Friday, August 10, 2007

Republicans in the Straw

Op-Ed Columnist
The New York Times
August 11, 2007


Happy Iowa Straw Poll Day!

Today40,000 Republicans are expected to make a pilgrimage to a large tent in Ames, Iowa, where they will eat an enormous amount of free food and vote for a presidential candidate. Mitt Romney is going to serve barbecue, and one of his sons has just visited all 99 counties. I don’t think we need say more.

The Iowa Republicans are known for being socially conservative, and the candidates are dragging in every relative they can get their hands on to demonstrate their familial credentials. “Mom and Dad will be up on Saturday,” promised Senator Sam Brownback, possibly embarrassed that he had come to the Iowa State Fair armed with only one daughter. Romney moves around with so many photogenic sons, daughters-in-law and grandchildren that they look like one of those singing families that were so popular in the ’70s.

(“Now here’s the Romneys with their No. 1 hit, “I Woke Up in Cedar Rapids This Morning.”)

Perhaps it’s a coincidence, but all the divorced candidates have taken a pass on the straw poll. The rest have been fighting over who opposes abortion the most. (There are eight Republicans campaigning here, and if you can name them all you need to re-examine your priorities.)

As a result, we have not devoted nearly enough attention to interesting moments like the time Romney equated service in the military with son Josh’s ordeal driving the Mitt Mobile around Iowa all summer long.

On the plus side, some of the more hopeless candidates might give up if they do badly here, and stop cluttering up the debates. Supporters of Tommy Thompson have reportedly been warned that Thompson will commit political hari-kari if they fail to turn out in droves. It’s hard to imagine they’ve been empowered by the way the campaign refers to them as S.O.T.T.’s.

It’s tough getting even Iowans to focus on the 2008 presidential race in August of 2007. When Brownback took his turn at the traditional Iowa Fair Soapbox Address the other day, only a handful of people were prepared to sit on picturesque bales of hay in the hot sun and listen. “Just let me conclude by saying this is a wonderful nation,” he said before wandering off past the X-Treme French Fries booth.

The Iowa State Fair is not actually about politics so much as about finding new things to deep-fry. (Twinkies! Candy bars! Pork-chop-on-a-stick!) This is why Michael Bloomberg is never going to be president. Midwestern fairgoers could never relate to a man who believes all fast food should come with a calorie count.

While Brownback was speaking to an enthusiastic crowd of about 20, the line of people waiting to see Harry Potter carved in butter snaked around the Agriculture Building. Since the statue itself is behind glass for climate-control reasons, the scene strongly resembled the viewing of the Pietà in the Vatican.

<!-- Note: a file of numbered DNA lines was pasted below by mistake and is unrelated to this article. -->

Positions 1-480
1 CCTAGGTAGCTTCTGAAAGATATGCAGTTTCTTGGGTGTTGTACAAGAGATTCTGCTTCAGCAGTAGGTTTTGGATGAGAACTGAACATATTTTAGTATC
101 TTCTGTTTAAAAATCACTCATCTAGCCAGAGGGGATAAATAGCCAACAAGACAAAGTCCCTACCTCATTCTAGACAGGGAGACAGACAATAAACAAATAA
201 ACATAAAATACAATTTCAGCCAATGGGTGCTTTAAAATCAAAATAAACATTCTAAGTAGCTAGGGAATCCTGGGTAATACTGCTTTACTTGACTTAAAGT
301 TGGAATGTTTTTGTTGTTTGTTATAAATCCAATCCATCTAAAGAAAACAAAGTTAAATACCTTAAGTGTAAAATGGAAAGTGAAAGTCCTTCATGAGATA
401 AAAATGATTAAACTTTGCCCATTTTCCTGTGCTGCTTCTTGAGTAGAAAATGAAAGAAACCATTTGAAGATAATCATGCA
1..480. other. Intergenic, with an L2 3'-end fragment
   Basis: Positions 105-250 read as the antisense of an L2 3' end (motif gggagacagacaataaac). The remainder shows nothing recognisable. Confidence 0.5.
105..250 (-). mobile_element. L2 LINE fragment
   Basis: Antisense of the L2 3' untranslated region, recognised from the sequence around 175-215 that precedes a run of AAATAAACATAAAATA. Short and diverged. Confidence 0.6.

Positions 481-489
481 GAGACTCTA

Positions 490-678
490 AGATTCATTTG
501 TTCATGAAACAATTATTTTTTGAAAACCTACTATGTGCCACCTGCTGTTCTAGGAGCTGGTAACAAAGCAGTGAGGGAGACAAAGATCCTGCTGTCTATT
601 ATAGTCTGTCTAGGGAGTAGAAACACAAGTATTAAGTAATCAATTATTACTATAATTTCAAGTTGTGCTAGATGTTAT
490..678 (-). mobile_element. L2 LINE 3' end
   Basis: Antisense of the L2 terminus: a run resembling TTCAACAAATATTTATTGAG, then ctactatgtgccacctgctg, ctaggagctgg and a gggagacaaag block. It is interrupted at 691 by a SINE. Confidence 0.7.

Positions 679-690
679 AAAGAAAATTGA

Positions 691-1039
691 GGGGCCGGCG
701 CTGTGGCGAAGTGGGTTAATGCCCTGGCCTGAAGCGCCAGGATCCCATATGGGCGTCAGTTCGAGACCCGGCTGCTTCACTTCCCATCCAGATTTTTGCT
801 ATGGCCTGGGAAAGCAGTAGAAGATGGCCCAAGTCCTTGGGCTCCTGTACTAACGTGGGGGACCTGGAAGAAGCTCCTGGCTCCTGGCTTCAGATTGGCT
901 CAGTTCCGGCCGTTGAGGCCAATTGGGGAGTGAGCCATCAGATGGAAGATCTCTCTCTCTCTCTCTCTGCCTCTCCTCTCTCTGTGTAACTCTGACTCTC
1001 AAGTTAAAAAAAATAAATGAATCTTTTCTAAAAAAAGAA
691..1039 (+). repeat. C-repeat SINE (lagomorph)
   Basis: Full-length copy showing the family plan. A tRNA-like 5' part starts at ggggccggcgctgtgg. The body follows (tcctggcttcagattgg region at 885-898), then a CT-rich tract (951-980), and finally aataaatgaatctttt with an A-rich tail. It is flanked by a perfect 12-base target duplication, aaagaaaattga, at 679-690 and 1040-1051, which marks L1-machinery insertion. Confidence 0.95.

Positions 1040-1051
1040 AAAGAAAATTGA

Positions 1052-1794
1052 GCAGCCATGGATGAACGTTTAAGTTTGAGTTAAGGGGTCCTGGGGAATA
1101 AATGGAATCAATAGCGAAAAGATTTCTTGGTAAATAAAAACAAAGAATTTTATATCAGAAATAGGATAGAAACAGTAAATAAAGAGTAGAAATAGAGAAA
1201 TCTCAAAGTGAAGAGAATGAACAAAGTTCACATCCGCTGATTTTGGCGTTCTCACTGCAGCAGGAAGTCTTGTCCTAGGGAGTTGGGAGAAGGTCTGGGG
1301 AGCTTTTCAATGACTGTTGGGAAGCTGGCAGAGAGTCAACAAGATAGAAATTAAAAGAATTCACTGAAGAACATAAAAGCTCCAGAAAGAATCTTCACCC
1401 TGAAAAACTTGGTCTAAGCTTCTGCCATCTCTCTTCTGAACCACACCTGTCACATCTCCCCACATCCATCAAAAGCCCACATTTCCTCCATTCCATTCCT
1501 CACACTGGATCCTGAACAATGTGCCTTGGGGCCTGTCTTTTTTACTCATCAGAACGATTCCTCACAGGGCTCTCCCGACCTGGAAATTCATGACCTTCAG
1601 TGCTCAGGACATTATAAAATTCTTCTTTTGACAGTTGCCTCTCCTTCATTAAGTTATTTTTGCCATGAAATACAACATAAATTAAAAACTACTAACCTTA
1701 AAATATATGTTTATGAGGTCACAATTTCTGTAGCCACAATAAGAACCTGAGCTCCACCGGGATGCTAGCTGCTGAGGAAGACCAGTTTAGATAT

Harry, pointing his buttery wand toward the flower-arranging competition, was surrounded by toads and potion bottles and, of course, the traditional Butter Cow which has to be there whether it really fits the theme or not. This was all the work of Sarah Doyle Pratt, a 30-year-old elementary school teacher, who apprenticed under the legendary Norma “Duffy” Lyon, creator of the never-to-be-forgotten all-butter Last Supper.

Truly, if you are into art forms based on dairy products, you have to go to Iowa. The year Hillary Clinton first ran for Senate, the state of New York suffered a deep humiliation when half the world went traipsing through the fair in Syracuse and all we had to offer was a butter sculpture of a refrigerator.

All the other states are wildly jealous of the fact that the Iowa caucus and New Hampshire primary come first and get so much attention. Florida has been particularly whiney, which is really like the kid with all the toys howling because he sees another child with a rather attractive piece of string. But everybody is shoving their way to the front, putting us in deep jeopardy of an Iowa Christmas Caucus.

Instead of fighting about who gets to actually vote first, perhaps the states could just supercede the straw poll by producing their own meaningless exercises in summertime fund-raising and attention-getting. Personally, I’m only in Iowa for the butter sculpture, and I’d be happy to be diverted if, say, Arkansas challenged its voters to pile up watermelons for their favorite Republican, or Kansas did a Candidate Winnowing. Winners will be judged on originality and public participation.

Extra points for carving things out of local produce.


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